The Hungarian Avant-gardes

The Hungarian Avant-gardes

From 30th November to 15th February 2019
Opening tuesday 29th November 2018 6 pm


Galleria Allegra Ravizza is pleased to present its new research project: the exhibition, titled “The Hungarian Avant-gardes”, will  be focused on four Hungarian Avant-garde Masters from the 1960s: Imre BakKároly Hopp-HalászFerenc LantosÁrpád fenyvesi Tóth

The exhibition focuses on the turbulent political and social contexts in which the Neo-avant-garde was born and evolved and, in particular, how the advent of the dictatorships had strong repercussions on art. 

During the postwar period aesthetic norms worthy of official acknowledgment changed, and socialist realism became the only tolerated form of expression. Local contemporary art was not free to renew itself and evolve freely, and the most experimental artistic ideas could not be separated from the rigid subdivision in which art was formally classified. 

All of the artists who were active during the interwar period, or before World War I, the Avant-gardists and modernists, found themselves isolated and excluded from their artistic practice.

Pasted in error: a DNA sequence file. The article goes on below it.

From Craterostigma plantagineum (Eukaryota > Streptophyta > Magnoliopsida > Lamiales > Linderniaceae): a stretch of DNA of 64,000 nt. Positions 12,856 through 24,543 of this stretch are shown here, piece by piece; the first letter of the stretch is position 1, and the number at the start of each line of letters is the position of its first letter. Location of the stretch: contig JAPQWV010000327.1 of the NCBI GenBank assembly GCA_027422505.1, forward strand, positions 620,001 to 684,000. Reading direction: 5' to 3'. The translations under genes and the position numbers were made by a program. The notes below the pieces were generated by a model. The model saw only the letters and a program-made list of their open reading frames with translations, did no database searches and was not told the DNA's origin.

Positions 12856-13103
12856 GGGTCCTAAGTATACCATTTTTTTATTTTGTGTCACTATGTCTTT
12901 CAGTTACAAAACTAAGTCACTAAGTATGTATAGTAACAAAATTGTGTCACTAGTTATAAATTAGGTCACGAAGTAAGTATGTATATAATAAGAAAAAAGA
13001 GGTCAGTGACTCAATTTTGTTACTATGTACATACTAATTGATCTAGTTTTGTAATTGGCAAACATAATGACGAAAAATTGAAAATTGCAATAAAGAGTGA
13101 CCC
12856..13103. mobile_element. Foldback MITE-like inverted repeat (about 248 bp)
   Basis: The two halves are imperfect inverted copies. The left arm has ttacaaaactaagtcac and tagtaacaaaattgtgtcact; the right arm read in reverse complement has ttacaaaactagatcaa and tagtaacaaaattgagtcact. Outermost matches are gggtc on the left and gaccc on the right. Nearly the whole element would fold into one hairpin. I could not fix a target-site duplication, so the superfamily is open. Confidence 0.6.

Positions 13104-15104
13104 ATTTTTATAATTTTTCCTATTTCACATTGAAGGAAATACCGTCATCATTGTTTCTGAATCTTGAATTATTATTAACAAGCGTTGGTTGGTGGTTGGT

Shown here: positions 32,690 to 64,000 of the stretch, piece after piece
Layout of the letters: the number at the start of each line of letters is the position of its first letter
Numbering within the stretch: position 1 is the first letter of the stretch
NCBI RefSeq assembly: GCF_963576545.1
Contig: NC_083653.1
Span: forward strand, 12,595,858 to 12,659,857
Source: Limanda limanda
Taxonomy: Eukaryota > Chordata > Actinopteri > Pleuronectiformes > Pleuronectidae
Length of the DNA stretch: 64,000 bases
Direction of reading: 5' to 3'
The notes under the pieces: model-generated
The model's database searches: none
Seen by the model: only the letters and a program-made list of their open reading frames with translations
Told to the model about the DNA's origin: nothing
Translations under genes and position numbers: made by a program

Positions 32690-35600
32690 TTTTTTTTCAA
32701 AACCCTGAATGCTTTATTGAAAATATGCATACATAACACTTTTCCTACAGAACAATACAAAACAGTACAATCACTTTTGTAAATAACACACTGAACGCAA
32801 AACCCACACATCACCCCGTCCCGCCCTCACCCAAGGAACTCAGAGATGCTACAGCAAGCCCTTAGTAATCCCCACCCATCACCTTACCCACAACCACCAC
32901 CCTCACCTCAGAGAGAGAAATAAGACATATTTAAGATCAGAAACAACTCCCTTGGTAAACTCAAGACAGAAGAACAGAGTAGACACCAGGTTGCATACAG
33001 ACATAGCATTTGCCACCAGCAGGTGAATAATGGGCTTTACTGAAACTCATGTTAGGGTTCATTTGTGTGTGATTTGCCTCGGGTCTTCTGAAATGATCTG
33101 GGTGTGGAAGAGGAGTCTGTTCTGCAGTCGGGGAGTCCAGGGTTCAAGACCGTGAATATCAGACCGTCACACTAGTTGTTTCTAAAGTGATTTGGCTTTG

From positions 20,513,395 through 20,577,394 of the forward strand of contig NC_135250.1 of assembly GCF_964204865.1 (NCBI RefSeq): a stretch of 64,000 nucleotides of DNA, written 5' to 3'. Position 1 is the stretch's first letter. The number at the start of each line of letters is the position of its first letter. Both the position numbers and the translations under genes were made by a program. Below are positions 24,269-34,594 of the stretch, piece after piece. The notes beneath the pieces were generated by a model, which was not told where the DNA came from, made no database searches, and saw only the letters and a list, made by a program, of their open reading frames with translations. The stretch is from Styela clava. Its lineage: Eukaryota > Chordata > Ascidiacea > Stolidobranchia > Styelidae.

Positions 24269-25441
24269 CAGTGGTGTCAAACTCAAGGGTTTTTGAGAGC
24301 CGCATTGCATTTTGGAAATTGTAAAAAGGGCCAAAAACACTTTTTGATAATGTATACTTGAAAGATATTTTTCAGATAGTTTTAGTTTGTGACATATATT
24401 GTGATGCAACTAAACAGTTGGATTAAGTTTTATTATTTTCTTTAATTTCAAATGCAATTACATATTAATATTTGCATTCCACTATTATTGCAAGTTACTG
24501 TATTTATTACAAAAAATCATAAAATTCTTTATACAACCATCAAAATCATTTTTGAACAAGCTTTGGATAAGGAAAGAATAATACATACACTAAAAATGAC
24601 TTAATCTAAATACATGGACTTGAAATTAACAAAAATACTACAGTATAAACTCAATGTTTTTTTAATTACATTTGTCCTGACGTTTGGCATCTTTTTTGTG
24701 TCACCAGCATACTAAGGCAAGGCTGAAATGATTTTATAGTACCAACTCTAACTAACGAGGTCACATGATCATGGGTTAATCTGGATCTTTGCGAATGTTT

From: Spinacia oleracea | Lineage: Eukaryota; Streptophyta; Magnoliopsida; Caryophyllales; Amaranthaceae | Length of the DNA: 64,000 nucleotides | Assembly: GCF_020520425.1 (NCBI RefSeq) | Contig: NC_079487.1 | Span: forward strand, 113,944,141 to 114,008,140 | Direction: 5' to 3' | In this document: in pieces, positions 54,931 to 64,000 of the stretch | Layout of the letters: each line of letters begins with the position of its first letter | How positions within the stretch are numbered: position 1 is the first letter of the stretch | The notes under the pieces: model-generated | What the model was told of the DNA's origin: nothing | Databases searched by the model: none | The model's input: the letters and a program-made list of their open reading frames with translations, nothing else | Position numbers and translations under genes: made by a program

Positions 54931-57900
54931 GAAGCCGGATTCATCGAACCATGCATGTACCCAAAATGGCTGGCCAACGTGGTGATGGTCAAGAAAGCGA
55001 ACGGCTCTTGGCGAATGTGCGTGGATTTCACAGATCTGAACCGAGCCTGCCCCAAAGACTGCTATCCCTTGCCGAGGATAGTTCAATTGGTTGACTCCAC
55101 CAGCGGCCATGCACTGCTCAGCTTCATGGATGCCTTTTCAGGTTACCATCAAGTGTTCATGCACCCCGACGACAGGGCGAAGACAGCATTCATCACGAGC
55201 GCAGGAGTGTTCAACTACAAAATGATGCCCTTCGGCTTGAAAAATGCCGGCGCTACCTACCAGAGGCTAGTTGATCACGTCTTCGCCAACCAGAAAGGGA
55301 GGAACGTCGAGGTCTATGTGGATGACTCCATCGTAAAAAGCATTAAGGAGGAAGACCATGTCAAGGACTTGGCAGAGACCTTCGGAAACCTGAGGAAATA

The exhibition “The Hungarian Avant-gardes” aims therefore to be a documentation of how these artists could produce the Neo-avant-garde that was born from, and in spite of, prohibition and isolation.

Starting in the Sixties, during the so called “soft dictatorship”, more and more artists started deviating from the official aesthetic establishment and from the institutional context: some of them showed surrealistic and abstract tendencies such as the Hungarian artistic group named “European School”; others began to experiment with informal, others created PopArt or Fluxus-like works. Some of them, not having attended university, tried to experiment with a nonconformist art, different from the one dictated by Institutions: it’s the case of the members of Pécs Workshop, a group of five artists who joined the classes of teacher and artist Ferenc Lantos, who wanted to continue the tradition of Bauhaus and abstract art, present in the city before World War I. 

The Hungarian Neo-avant-garde artists practiced an art which did not conform to the socialist ideology, but was in perfect harmony with the cultural developments of Europe during that time, and our exhibition wants to be a dutiful recognition of it.